That's the name I use in the rs200sd for this morning's programmed upper aerobic workout, which can be written out as: run at 70-75% of HRmax for 2.5 km to warm up, then run at 80-87% (mainly lower 80s) of HRmax for 11.5 km, then cool down for 1 km at 65-70%.
However, those distances are based on running three laps of Komazawa, but I miscalculated and ran four. So I ended up with 12.5 km at 80% and a bit over 16 km all up and overall HRavg of 147 (79%). The laps after hitting the park were as follows:
Lap 1: 0:9:24 (avg HR 80%)
Lap 2: 0:9:18 (83%)
Lap 3: 0:9:19 (81%)*
Lap 4: 0:9:13 (84%)
(one lap is 2.15 km)
*: 5-min toilet break during lap
Couple of observations pertinent to recent discussions. Using a distance/pace measuring device nicely frees you from having to worry about marked distances on your course. So I could program this workout with changes to occur when it suits me, not when a convenient marker comes up on the run. Same too with the ability to use pace as a controlling parameter instead of heart rate (as per the interval session last Saturday). This comment relates to a conversation with a friend who owns a Timex Speed-Distance system but has found he doesn't use the GPS because he always runs on courses with marked distances. I'm not sure if it is that I feel I have to justify my purchase by using it, but Saturday's run and today's run do show how speed and distance mesurement functions can be put to good use even if you do have a measured course.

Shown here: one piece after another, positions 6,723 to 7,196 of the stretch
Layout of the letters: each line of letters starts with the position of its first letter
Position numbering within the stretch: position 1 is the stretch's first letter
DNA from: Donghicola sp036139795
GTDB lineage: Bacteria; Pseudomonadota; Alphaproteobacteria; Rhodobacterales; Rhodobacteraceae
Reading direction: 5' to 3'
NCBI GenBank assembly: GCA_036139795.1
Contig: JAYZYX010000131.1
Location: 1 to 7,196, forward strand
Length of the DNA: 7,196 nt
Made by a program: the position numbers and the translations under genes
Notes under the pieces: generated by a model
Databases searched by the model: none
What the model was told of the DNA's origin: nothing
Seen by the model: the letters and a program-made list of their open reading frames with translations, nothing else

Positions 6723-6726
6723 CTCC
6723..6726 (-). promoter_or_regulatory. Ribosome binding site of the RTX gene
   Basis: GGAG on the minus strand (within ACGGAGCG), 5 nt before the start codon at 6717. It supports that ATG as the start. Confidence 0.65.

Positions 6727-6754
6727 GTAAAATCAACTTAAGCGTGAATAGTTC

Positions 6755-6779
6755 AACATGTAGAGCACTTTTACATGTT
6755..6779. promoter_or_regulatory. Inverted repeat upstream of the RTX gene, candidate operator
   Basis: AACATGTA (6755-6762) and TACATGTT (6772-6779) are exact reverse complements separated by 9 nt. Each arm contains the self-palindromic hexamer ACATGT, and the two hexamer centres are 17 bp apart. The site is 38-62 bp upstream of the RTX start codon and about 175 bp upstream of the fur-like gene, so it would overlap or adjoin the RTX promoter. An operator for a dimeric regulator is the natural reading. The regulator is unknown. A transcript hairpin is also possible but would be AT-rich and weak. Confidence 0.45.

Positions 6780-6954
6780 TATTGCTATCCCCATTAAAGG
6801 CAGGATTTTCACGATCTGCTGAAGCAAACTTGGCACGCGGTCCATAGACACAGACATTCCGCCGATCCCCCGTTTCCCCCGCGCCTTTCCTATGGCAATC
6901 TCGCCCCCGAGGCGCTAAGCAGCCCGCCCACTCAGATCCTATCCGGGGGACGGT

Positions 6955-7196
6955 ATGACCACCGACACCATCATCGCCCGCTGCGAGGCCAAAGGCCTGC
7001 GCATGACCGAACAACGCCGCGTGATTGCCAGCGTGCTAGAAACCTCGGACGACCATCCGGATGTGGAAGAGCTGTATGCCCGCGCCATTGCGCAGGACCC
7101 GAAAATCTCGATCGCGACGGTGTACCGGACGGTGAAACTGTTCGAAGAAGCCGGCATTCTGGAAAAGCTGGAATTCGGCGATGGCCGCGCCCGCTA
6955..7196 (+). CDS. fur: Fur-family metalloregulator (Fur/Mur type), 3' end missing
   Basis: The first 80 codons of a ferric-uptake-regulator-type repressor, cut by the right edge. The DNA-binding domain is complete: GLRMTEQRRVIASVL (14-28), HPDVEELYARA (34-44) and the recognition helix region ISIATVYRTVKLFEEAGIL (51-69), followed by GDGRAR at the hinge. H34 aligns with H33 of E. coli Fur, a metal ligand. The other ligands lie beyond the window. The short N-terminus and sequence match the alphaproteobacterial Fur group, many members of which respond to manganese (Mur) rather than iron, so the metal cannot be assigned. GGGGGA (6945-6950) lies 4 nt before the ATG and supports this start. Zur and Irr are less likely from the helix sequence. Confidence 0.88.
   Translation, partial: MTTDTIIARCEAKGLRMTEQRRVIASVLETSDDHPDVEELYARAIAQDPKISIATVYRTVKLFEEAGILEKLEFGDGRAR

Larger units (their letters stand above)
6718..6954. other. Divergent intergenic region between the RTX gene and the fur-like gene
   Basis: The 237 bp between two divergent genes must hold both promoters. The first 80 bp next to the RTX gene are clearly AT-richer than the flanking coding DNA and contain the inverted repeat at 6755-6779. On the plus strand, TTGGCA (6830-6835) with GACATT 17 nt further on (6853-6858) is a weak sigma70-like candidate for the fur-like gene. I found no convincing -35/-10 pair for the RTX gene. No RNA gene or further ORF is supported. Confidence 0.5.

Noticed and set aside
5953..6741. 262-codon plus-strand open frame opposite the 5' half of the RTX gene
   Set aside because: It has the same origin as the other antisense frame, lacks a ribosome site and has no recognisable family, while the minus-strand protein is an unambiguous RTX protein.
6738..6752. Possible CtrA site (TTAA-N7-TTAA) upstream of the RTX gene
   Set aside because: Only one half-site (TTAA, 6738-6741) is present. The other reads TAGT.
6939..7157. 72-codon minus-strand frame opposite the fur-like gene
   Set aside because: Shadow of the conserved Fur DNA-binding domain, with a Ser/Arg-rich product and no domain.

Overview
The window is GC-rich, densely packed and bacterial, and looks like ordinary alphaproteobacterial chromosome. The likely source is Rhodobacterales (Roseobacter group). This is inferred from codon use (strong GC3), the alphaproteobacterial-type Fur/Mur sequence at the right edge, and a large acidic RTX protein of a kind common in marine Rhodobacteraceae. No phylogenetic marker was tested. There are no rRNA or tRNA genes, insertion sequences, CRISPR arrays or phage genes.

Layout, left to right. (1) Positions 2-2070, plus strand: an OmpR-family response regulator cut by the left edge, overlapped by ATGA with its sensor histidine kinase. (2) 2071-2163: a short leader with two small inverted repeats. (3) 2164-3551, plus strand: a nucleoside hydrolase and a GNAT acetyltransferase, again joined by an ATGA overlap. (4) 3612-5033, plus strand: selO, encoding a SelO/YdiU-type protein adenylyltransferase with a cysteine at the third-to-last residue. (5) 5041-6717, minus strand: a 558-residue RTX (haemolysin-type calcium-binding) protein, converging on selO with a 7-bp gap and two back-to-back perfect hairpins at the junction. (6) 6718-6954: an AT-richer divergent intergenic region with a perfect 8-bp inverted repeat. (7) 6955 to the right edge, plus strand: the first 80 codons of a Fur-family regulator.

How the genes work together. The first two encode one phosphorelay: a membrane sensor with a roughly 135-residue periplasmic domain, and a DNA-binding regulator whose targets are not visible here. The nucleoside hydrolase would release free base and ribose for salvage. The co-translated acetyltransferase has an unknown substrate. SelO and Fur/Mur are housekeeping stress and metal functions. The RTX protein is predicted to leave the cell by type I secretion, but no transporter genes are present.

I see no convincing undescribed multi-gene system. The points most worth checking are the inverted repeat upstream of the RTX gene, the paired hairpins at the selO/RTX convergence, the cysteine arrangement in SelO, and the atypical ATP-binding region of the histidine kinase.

The other comment relates to a Cool Running thread about some people feeling unable to run without their PMP (personal music player -- just to keep it generic). I can't relate. Running at a fairly stiff pace like this, I have no need at all for music or other distractions. I am much happier listening to my body, letting my thoughts wander, thinking about the run, and being connected with the surroundings. The PMP is for coping with the crowded train to and from work.